Managing nanoscale defects
In non-medical industries that could benefit from nanomaterials, experts agree that the same level of contamination control as is in place for larger materials will be required for nanomaterial use. Particulate contamination and airflow pressure will continue to be concerns, and the ongoing struggle to control environmental conditions in cleanrooms is only likely to increase.
Scientists are struggling to find ways to manage and manipulate nanoproduction to reduce errors and defects and to maximize its potential, Steel says. He predicts that years from now, as nanotech elements become commonplace in the semiconductor and hard drive industries, the way manufacturers will deal with the potential increase in defects is to build massive redundancies into the production systems. “We have to find new ways to handle atomic scale errors,” he says. Likening it to biological production processes today, he believes that the most cost-effective approach may be to produce in excess with the expectation that a certain percentage of product will fail.
It’s also possible that earlier and more sensitive reliability testing systems will be developed to ensure that sufficient redundancies are built into processes and that mechanical and electrical elements may have repair or rerouting systems built into the product. Because the circuitry will be so small, it’s reasonable to imagine that redundancies could be built directly into products, enabling the system to route power away from a failed circuit to a back-up circuit.
Controlling the growth process to reduce defects and improve efficiencies of other nanomaterials, such as carbon nanotubes, is also a continuing struggle for researchers. The carbon nanotube was discovered in 1991 as an excellent source of field-emitted electrons. Nanotubes are extraordinarily strong, conduct electricity, vibrate at high frequencies, emit light, and are sensitive to the presence of minute amounts of substances. They can be up to 100 times stronger than steel, yet a fraction of the weight.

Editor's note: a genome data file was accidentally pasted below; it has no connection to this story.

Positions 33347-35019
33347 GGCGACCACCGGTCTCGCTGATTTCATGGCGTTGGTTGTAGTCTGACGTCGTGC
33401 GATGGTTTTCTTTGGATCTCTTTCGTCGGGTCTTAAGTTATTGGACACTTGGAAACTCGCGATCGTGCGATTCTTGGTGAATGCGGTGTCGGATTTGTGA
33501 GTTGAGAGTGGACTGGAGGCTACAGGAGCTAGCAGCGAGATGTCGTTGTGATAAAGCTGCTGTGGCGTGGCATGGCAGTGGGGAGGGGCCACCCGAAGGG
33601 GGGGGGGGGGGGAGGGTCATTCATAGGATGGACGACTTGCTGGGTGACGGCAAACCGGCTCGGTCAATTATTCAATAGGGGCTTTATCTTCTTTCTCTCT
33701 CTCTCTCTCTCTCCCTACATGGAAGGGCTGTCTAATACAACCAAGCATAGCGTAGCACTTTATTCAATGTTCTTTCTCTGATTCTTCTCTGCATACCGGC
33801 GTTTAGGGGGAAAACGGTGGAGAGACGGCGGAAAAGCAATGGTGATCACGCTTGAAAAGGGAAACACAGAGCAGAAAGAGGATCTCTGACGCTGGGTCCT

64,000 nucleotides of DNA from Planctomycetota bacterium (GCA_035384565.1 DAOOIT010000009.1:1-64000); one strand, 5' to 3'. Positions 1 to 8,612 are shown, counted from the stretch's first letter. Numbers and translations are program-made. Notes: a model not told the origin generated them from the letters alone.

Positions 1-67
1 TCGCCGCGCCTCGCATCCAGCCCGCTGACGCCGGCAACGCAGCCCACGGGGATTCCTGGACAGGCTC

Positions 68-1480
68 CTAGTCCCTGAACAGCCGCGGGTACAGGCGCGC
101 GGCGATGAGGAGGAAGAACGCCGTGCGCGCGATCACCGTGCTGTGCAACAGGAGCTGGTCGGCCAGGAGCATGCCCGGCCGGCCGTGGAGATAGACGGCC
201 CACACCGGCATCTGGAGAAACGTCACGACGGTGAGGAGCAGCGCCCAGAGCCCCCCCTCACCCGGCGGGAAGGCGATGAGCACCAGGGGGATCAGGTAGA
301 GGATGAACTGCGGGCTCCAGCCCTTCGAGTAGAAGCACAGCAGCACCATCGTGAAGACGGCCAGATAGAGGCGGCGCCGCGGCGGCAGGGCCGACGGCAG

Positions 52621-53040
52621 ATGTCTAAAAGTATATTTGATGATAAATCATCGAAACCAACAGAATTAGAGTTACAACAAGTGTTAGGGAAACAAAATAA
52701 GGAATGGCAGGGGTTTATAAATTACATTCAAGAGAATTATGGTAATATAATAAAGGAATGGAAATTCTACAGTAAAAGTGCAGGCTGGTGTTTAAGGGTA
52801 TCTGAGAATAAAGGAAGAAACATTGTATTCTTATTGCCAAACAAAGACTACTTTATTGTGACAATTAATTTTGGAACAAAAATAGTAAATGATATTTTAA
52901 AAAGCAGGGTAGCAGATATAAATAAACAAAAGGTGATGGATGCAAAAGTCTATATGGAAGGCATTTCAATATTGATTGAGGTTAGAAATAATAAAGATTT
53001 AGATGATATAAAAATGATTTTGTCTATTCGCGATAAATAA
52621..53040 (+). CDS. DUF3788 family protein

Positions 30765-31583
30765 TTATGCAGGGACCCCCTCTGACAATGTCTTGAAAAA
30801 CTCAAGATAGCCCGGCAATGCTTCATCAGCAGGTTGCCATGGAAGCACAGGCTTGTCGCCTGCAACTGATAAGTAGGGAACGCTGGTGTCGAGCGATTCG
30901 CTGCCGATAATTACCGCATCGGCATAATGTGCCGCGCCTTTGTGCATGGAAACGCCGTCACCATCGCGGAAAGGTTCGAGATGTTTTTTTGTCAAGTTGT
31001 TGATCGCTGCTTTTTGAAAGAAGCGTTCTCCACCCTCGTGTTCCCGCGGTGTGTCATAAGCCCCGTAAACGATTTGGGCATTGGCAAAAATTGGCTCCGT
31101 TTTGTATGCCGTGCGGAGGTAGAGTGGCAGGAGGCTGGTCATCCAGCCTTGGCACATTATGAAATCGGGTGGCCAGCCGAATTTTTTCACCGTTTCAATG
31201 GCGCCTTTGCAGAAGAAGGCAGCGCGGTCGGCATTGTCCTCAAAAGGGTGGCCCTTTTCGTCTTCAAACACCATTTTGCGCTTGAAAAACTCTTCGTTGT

Next-generation computer chips, integrated circuits, and the micro electro-mechanical (MEMS) devices that power them depend upon carbon nanotubes that can be grown in specific lengths and directions. However, controlling the growth of nanotubes is fraught with problems. “Researchers would love to be able to grow [a] single-walled carbon nanotube that is miles long that they could spin on a spool like a thread and use it to weave circuitry,” says Steel, but the growth process is messy, resulting in graphite contamination and environmental factors that impede the length and direction of the tube’s development. The smallest changes in pressure, temperature, or levels of gases affect the nanotube growth process, causing kinks and limiting length. “We are used to controlling these issues [on] a large scale, but not at nanoscales,” Steel adds, pointing out the need for more sensitive cleanroom equipment that measures at nanoscales. “Things like vacuum systems are still measured by the cubic foot.”
Finding ways to control and purify the nanotube development process is now a hot research area in nanotech. Scientists are exploring ways to better control the environment and to purify the tubes post-production to remove contaminating elements. For example, researchers at Motorola Labs have developed a high accuracy carbon nanotube substrate placement method that could pave the way for the development of smaller, faster nanotube-based transistors and product improvements, such as high brightness flat panel displays. The Motorola Labs team has developed a technique using chemical vapor deposition (CVD) which can position individual single-walled carbon nanotubes at pre-determined locations in a uniformly parallel manner that is compatible with conventional semiconductor processing techniques. Around 90 percent of the nanotubes produced in this way were semiconducting in nature.
NSF funds the next wave of research